Hong Kong police are under fire for alleged incompetence in their handling of a fake Buddhist monk and for wasting the time of two foreign witnesses.
Prominent Buddhist solicitor Mary Jean Reimer also criticized the back-and-forth between the police and criminal investigators which she said showed their laid-back attitude, Apple Daily reports.
Reimer said in a Facebook post that the police held up two Argentinian tourists, who had agreed to testify, because they could not find a competent English interpreter.
The Argentinians waited more than three hours to be deposed while the police scrambled to find anyone with a reasonable English proficiency level, she said.
Reimer said the Argentinians were in Hong Kong for just three days.
The suspect, dressed as a Buddhist monk, was spotted selling prayer beads to tourists at the Ten Thousand Buddhas Monastery in Sha Tin in March.
Police took the man into custody and proceeded to book him after the Argentinians agreed to give evidence, the report said.
Criminal investigators took over but they were tangled up when they could not find an interpreter.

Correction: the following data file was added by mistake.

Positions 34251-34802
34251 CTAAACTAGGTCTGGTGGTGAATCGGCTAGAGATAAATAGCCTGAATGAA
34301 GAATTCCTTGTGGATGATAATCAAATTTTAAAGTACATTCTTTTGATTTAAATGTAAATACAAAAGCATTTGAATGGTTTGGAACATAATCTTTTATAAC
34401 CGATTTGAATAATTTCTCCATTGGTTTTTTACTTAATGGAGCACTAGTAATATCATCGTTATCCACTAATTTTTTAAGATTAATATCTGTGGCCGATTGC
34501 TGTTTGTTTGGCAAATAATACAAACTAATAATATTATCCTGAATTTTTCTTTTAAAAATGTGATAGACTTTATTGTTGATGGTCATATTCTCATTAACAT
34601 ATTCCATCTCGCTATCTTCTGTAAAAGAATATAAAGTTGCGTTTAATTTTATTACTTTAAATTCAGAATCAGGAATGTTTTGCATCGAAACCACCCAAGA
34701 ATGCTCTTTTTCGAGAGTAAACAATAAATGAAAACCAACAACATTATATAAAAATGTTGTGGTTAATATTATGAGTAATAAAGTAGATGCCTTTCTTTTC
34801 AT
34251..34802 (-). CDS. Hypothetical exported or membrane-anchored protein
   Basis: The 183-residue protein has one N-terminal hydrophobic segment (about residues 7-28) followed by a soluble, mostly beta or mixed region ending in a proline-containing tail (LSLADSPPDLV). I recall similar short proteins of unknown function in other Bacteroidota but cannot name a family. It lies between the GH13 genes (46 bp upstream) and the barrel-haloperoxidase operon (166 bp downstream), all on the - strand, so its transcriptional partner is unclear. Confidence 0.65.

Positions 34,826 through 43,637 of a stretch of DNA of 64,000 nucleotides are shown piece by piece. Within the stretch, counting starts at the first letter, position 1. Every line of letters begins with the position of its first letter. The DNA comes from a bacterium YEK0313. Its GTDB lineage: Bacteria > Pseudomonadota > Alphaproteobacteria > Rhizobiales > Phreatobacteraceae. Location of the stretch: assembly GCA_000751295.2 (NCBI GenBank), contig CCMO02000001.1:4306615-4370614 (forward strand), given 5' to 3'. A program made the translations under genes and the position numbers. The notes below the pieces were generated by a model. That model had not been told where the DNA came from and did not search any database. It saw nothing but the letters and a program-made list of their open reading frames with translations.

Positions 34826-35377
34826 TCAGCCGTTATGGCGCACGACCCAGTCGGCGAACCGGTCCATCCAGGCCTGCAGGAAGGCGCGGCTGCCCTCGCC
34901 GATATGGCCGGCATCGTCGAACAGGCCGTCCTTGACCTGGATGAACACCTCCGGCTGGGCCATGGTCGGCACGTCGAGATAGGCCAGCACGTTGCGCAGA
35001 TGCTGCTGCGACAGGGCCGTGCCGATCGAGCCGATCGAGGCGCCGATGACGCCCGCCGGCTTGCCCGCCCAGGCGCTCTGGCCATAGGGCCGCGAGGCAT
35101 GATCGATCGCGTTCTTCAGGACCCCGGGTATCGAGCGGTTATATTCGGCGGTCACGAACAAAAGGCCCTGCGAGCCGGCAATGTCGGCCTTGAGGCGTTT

Reimer said the suspect had admitted impersonating a monk but investigators said there was insufficient evidence to charge him with obtaining property by deception.
Criminal investigators took four hours to do a preliminary investigation, which led to another delay when the case was sent back to the arresting officers, Reimer said.
In reply to media inquiries, police officials said the suspect was held for further investigation over a potential visa violation.
Reimer, who has been campaigning to expose fake monks, criticized the deteriorating language skills of the Hong Kong police for being unable to handle a deposition in either English or Putonghua.
Solicitor uncovers fake Buddhist monk in Tai Po (March 17, 2016)
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